Energy markets are closely watching for signs of damage at Gulf Coast refineries, many of which had shut down to prepare for rainfall and flooding from Tropical Storm Harvey.
The damage could mean a loss of more than 1 million barrels per day in refining capacity just in the Houston and Galveston, Texas, areas — that's not including hundreds of thousands of more barrels in the Corpus Christi, Texas, area.
The Houston area has seen 24-34 inches of rainfall. Flash flood watches are in effect for more than 11 million people, and another 10-20 inches of rainfall is possible over the next 72 hours.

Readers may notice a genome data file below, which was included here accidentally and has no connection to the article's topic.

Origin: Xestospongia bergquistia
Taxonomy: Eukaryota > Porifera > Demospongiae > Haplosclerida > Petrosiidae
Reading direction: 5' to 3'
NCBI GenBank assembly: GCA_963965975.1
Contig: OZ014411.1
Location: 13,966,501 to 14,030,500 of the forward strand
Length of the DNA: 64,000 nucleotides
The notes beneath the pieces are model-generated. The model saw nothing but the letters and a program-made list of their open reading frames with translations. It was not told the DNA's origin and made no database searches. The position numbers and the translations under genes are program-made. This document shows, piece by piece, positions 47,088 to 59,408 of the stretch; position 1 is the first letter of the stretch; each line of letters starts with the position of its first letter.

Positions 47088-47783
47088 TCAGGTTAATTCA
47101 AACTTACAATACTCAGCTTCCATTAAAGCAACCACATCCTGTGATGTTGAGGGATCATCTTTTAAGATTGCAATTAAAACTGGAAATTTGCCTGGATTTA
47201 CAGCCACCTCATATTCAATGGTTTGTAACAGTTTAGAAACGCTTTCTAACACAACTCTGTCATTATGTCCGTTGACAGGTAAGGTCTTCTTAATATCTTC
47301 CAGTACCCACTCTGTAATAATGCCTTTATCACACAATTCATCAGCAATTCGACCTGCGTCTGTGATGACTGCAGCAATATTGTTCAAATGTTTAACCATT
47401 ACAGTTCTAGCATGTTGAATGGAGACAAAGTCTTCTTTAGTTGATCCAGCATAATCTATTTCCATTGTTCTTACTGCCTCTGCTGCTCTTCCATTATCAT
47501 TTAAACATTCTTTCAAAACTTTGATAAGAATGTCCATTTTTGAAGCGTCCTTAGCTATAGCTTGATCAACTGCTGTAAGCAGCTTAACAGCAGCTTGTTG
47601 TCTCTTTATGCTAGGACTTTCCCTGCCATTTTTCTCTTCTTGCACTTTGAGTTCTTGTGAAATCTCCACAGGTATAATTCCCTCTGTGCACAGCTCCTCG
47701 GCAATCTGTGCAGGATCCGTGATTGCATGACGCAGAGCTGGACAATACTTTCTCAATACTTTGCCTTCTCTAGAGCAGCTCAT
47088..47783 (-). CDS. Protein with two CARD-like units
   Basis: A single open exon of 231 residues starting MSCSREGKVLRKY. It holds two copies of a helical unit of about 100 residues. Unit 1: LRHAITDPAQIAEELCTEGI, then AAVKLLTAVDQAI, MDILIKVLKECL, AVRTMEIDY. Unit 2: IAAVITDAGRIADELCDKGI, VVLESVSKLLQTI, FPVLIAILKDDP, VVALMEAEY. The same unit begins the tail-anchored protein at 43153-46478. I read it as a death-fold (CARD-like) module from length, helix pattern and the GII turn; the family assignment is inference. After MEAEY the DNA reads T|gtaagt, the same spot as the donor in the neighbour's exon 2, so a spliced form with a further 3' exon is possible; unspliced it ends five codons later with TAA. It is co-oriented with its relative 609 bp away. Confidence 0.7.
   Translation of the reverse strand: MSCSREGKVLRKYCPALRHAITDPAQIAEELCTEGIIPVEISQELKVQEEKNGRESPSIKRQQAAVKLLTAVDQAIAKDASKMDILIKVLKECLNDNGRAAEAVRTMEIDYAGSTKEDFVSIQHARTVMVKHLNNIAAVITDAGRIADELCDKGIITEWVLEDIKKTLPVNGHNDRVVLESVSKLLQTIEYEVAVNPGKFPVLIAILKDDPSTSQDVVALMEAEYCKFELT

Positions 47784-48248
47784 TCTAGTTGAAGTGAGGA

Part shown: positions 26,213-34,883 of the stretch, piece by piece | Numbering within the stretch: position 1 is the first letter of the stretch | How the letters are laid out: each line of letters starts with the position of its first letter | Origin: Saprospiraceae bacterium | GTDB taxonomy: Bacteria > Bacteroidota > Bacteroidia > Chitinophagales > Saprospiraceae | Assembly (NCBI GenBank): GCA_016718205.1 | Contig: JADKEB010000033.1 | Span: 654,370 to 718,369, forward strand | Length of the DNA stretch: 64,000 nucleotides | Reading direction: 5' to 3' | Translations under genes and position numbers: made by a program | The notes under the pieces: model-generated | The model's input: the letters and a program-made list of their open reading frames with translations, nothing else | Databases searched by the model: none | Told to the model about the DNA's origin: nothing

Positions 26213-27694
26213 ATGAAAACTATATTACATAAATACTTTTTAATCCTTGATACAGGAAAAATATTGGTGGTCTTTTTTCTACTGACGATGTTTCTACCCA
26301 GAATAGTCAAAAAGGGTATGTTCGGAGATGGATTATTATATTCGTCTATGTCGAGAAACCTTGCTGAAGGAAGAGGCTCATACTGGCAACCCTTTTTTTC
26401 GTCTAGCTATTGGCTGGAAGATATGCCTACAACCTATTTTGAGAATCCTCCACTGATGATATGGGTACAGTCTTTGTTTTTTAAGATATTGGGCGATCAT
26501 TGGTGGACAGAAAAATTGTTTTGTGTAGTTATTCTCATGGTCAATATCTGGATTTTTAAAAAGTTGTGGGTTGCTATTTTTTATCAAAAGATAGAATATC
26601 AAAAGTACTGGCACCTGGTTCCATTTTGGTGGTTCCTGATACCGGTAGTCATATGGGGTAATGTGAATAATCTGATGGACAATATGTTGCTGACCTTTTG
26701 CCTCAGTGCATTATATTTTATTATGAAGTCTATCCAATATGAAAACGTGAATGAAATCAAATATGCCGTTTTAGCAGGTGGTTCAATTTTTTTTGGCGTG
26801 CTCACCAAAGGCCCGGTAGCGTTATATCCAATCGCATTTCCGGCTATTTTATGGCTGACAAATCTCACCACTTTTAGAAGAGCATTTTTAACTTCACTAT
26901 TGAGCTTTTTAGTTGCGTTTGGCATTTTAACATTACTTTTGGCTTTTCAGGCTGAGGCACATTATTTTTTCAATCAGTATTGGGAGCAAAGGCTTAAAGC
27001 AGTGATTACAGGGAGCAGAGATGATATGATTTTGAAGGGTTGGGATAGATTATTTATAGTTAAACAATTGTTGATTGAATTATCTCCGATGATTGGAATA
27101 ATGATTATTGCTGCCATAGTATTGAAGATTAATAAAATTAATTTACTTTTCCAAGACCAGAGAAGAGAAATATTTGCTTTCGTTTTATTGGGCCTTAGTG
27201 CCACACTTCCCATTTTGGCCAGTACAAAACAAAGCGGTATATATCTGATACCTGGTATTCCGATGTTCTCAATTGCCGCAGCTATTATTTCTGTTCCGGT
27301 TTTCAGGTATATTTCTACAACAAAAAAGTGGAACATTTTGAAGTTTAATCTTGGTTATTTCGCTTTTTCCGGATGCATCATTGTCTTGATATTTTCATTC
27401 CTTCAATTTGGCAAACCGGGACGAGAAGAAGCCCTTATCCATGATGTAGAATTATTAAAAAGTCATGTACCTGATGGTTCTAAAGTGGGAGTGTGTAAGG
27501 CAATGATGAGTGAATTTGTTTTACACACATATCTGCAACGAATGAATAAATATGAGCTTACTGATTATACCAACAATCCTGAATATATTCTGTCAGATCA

Analysts say the refinery outages could last for weeks or months if workers find significant damage due to flooding at the facilities. While refineries in Corpus Christi appear to have emerged relatively unscathed after Harvey made landfall as a hurricane on Friday, the picture is not yet clear for the Houston area, said Tom Kloza, global head of energy analysis at Oil Price Information Service.
"I'm very, very worried about Houston, Beaumont, Bay City, the triangle where so much refining is located. It's hard to forecast because, as I say, it's unprecedented and the outcomes are completely unknown," he told CNBC on Monday.